The cookie laws (ePrivacy Directive)

Disclaimer: This is not legal advice. The authors of this tool are not laywers. We recommend the english version of this site as it is the authors first language. There are several parts that needs to be handled to reach GDPR Compliance, cookies are only a small part. Please consult with a laywer before implementing any solution.

The Directive covers cookies and technological relatives

The ePrivacy Directive from which all the cookie laws derive from also applies to similar storing mechanism as well. This includes eTag, Flash locally stored objects, HTML5 local storage etc. They are called the cookie laws because cookies are the most common of these storage objects.

An important notice about GDPR and ePrivacy

It is important to clarify that The General Data Protection Regulation does not mention Cookies in any way. GDPR applies to the processing of personal data, which include cookies that include personal data. Other types of cookies are regulated under the ePrivacy / Cookie Laws.

An upcoming ePrivacy Legislation is on the way

The European Commission is currently working on a new ePrivacy regulation which will repeal the current ePrivacy Directive. The goal of this legislation is to provide a clear, more defined rule book of how organization should handle tracking and advertisements online. This European legislation are expected in the end of 2018, but may be postponed again.

The ePrivacy Regulation is just that, a regulation. This means that it is a law itself and will become enforceable as law directly.

Enforcement & Fines

The enforcement activities up to this date have varied a lot between countries but there have been severe fines for non-compliance in Spain and The Netherlands. The new regulation proposed that non-complying organizations could be fined up to €20m or 4% of the annual worldwide turnover, whichever is highest.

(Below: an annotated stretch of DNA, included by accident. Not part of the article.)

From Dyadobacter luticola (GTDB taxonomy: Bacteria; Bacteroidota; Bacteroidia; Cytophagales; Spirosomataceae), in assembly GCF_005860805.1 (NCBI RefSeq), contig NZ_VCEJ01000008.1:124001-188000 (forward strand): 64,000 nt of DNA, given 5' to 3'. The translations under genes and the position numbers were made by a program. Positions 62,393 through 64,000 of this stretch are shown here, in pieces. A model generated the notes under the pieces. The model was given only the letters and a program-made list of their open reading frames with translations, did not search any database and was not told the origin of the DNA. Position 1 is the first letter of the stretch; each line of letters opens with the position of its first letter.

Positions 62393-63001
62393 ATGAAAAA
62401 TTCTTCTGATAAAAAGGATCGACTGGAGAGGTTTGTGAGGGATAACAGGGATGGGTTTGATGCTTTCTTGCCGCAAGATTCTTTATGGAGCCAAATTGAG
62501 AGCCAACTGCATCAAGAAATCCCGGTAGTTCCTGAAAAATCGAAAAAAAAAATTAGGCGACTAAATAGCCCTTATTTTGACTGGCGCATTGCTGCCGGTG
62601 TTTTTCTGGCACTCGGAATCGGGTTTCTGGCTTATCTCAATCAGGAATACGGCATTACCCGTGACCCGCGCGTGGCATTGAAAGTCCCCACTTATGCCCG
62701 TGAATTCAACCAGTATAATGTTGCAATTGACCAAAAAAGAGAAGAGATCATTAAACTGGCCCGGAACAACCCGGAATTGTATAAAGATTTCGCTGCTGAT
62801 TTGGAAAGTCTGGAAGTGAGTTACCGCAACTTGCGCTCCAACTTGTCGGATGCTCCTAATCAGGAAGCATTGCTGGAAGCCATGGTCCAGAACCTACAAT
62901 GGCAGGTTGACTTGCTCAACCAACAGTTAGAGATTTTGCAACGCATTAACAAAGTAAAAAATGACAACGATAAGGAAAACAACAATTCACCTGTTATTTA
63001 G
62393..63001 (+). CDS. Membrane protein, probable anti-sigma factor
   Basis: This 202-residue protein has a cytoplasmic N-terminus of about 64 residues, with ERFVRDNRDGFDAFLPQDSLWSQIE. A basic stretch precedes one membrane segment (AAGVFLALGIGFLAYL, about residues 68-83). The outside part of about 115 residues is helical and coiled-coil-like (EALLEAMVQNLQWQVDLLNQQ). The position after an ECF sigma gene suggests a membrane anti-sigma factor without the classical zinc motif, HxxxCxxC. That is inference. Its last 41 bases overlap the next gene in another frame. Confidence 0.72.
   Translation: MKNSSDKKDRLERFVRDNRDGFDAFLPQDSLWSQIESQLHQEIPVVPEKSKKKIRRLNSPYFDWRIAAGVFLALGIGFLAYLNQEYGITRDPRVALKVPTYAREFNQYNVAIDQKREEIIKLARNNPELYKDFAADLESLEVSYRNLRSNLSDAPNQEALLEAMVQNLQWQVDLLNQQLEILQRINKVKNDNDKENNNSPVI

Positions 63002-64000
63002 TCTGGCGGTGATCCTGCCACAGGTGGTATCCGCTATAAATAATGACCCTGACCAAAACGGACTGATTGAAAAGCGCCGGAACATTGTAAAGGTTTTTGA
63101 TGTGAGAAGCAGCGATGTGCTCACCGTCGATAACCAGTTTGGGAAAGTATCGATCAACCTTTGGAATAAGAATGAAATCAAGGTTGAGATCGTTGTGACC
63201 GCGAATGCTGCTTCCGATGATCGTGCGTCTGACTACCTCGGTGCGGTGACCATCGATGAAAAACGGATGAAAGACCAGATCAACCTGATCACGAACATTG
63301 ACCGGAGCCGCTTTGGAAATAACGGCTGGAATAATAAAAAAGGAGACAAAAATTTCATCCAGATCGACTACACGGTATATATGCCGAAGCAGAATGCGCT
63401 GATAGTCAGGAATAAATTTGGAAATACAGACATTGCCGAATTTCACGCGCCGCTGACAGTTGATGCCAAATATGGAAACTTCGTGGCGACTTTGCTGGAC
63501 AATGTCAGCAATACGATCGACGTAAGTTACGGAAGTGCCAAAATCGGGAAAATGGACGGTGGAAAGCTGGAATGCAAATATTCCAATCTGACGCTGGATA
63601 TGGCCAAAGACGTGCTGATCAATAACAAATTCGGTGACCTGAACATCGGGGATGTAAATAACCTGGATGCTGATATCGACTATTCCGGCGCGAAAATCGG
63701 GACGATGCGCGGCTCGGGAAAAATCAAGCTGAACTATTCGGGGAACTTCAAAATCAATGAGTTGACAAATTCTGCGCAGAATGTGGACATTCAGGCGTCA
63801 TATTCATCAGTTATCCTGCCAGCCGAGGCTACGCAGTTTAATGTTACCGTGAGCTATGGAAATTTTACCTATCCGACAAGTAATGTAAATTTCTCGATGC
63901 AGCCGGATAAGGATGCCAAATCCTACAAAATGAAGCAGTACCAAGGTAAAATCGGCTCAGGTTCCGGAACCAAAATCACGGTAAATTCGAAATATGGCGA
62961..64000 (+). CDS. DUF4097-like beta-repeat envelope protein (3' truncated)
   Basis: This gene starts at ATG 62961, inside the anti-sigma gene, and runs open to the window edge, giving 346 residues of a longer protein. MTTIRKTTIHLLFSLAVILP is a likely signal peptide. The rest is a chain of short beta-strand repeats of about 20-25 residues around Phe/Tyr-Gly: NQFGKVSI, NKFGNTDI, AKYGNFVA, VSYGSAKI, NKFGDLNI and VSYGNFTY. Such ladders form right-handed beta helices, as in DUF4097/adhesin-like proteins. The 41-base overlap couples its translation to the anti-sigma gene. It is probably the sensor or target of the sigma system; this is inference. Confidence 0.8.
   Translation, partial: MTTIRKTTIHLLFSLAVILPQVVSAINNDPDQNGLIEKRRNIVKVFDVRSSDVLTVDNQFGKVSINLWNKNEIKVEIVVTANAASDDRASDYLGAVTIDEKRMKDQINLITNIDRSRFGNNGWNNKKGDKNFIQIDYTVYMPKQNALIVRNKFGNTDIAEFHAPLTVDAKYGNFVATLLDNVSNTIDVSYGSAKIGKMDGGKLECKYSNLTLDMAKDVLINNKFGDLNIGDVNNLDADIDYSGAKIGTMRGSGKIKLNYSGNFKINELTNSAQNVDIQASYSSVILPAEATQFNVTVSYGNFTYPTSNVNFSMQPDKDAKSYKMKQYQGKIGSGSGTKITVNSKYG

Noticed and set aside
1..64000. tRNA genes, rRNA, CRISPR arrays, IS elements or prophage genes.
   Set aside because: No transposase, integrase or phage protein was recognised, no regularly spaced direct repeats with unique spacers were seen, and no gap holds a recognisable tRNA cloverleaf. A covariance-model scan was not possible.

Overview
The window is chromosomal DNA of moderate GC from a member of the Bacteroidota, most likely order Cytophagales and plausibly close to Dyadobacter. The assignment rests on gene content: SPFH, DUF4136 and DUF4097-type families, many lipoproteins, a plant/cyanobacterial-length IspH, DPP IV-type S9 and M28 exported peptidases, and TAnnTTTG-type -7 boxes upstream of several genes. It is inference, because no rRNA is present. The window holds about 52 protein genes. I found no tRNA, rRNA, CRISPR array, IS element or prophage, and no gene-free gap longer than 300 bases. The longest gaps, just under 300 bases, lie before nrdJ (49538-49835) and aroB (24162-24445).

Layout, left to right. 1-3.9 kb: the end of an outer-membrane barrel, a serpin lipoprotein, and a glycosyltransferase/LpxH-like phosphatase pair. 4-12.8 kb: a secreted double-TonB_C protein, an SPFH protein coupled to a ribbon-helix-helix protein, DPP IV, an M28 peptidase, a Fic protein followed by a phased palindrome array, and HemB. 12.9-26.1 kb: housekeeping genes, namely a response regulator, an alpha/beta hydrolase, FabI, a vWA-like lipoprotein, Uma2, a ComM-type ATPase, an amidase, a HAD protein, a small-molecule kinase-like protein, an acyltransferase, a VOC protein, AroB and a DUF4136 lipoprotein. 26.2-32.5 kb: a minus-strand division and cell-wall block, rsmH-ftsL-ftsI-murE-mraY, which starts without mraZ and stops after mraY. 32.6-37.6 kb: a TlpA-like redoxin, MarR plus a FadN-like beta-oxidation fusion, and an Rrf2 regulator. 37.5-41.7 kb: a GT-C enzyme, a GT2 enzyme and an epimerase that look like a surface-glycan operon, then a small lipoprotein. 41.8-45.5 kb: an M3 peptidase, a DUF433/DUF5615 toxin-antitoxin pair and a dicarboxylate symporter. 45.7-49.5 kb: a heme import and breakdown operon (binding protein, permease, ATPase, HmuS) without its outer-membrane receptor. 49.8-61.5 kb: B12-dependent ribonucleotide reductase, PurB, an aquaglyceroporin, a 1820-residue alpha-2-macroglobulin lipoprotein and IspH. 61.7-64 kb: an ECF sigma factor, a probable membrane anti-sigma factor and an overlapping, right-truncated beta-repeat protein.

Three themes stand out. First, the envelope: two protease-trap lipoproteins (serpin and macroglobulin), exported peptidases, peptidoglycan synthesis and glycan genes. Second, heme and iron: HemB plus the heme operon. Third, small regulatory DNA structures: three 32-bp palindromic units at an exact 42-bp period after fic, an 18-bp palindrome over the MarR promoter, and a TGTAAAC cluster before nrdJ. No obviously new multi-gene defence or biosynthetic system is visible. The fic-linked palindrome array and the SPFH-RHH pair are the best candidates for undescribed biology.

In the last years cookie consent and cookie policy information have became more common and usually seen on all large websites. These cookie consent banners may look the same to a lot of the visitors but can be divided into different types of consent groups.

Different types of cookie consents

The ePrivacy directive and each member states own cookie laws on how organizations should handle users consent have lead to a wide variety of cookie consent solutions. This article won’t go into the details about the interpretation of the laws and the common solutions. However, a quick glance at each of them in bullet points will help.

Categorization of cookies

Cookies can be categorized into different groups, based on their intended purpose. We have not noticed a standard yet but three different categories of cookies that are commonly used. These groups are:

The group of cookies that are Strictly Necessary are exempted from the cookie laws and does not require consent under the law and can be set as needed. They include:

user‑input cookies (session-id) such as first‑party cookies to keep track of the user's input when filling online forms, shopping carts, etc., for the duration of a session or persistent cookies limited to a few hours in some cases
authentication cookies, to identify the user once he has logged in, for the duration of a session
user‑centric security cookies, used to detect authentication abuses, for a limited persistent duration
multimedia content player cookies, used to store technical data to play back video or audio content, for the duration of a session
load‑balancing cookies, for the duration of session
user‑interface customisation cookies such as language or font preferences, for the duration of a session (or slightly longer)
third‑party social plug‑in content‑sharing cookies, for logged‑in members of a social network.
According to:

The other three groups should have information and details about why they are being used and also the ability to opt-in and opt-out for one or all of these groups whenever the user pleases. If the data in the cookie is personal they should follow GDPR law.